Reader-submitted content: Hotel Clovis unpolished gem

Here on the eastern edge of New Mexico is an unpolished gem on Main Street.

This historic building — a most impressive building at nine stories high, needs not the fate of a crumbling remnant of another era.

Major structural damage, prohibited expense and the immensity of the undertaking all argue against saving the grand old Clovis Hotel, built in the sand storm depression days.

The extent of work required to bring the hotel back to useful life and reusing the facility may not beyond the resources now available. It deserves at least historic preservation.

But restoring a building is one thing and making the building serviceable, meaningful and useful, is quite another.

Hotel Clovis was the tallest and most elegant building in New Mexico when it opened. It housed passengers and employees during the AT&SF’s heyday that helped forge the Southwest.

As we unloaded the sand and gravel from the Santa Fe coal cars, shipped from the Eastwood Sand and Gravel Pit at Tolar, via G.A. Campbell, for the Clovis Hotel. I remember the line of men seeking employment at 33 cents an hour to try and feed a family or buy a pair of shoes. They needed no gloves as their hands were tough as leather. They could make more money pushing a wheel barrow of concrete for three hours than they could make working a full day most anywhere else.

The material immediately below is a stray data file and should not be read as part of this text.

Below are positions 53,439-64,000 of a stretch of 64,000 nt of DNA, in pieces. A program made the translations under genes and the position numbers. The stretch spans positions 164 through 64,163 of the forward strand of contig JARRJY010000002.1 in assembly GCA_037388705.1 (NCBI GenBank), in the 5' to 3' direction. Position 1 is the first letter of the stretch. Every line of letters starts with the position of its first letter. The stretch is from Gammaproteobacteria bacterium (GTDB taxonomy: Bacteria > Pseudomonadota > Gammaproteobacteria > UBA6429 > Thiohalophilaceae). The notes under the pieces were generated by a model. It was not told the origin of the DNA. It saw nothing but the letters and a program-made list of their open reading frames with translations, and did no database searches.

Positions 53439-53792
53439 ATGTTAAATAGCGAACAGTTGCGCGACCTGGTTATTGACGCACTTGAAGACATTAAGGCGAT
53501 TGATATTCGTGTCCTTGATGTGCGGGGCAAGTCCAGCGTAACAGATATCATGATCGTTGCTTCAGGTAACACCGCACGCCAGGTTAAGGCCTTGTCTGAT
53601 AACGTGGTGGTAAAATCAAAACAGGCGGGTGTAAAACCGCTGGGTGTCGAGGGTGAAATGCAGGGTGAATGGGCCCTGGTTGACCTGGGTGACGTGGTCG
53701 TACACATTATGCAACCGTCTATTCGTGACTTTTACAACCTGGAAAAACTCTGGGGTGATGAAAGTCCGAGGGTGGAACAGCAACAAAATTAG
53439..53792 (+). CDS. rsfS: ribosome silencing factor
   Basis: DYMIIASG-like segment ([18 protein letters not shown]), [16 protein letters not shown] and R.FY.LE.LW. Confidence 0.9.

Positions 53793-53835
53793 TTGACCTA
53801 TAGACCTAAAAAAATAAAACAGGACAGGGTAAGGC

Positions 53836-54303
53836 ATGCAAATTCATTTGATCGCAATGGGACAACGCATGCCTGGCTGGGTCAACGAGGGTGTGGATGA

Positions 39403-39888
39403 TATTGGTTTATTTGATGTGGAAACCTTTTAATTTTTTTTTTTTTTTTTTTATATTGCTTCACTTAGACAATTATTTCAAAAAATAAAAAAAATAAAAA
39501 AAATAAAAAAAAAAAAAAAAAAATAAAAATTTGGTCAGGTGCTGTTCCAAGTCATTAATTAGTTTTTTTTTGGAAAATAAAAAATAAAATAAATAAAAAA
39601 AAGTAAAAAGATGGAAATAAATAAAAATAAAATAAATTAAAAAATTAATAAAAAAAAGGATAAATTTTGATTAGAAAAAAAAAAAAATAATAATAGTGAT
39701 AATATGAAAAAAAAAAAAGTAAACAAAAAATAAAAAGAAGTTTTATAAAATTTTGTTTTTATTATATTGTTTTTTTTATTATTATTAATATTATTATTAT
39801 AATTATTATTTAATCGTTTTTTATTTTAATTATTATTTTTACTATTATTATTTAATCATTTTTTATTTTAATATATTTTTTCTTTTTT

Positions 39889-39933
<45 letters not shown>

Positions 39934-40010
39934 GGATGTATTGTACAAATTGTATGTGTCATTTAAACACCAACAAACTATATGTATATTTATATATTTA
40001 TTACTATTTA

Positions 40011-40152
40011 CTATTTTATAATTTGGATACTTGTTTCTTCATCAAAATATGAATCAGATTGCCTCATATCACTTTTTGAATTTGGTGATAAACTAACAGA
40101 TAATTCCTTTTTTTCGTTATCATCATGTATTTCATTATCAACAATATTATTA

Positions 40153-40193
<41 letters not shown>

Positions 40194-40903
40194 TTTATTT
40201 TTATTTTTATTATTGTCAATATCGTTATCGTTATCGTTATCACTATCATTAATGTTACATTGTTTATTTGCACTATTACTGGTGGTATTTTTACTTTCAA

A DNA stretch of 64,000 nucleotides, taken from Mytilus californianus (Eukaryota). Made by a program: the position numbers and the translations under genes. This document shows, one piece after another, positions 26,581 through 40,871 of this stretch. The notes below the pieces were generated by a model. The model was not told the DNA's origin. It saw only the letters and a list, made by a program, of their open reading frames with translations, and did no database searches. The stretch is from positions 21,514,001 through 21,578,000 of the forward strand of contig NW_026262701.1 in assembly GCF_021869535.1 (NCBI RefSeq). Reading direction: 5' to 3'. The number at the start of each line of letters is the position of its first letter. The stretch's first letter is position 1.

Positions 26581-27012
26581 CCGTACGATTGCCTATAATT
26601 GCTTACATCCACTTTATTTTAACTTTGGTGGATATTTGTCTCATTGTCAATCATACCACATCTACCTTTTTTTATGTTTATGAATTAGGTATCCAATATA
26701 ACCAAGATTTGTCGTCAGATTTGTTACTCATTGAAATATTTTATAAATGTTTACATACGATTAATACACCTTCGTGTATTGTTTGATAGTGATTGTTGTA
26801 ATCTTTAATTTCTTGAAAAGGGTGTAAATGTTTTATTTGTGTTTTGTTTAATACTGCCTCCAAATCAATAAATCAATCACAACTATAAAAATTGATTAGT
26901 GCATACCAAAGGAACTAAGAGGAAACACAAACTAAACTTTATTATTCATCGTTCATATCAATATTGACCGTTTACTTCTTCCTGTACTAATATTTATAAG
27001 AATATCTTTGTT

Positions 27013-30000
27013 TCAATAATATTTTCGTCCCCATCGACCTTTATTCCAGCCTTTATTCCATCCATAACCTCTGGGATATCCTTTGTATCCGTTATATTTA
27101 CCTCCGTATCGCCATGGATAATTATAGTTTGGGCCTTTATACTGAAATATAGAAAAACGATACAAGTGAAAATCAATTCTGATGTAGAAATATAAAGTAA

I wonder how many have gazed out of these tall, noble windows and discovered sunsets and views that could only have been seen from this great height. I can remember the old steam radiators that thumped and groaned so comfortably to give a warmth, and Eddy Arnold singing “The Cattle Call” and the thrill of dancing in the beautiful ballroom.

If we could only stoke the passions of architectural preservationist to bring back the loveliness and elegance of the old structure into something that is useful and productive. We have the talent and the skills to preserve this historic downtown icon.

Someone once wrote, “But in the end we will only love what we preserve and preserve only that which we love.”

And if the structure is destroyed, history as we know it will pass in the same way as the Albuquerque Passenger Station and the Alvarado Hotel.

— Submitted by Johnny Eastwood of Clovis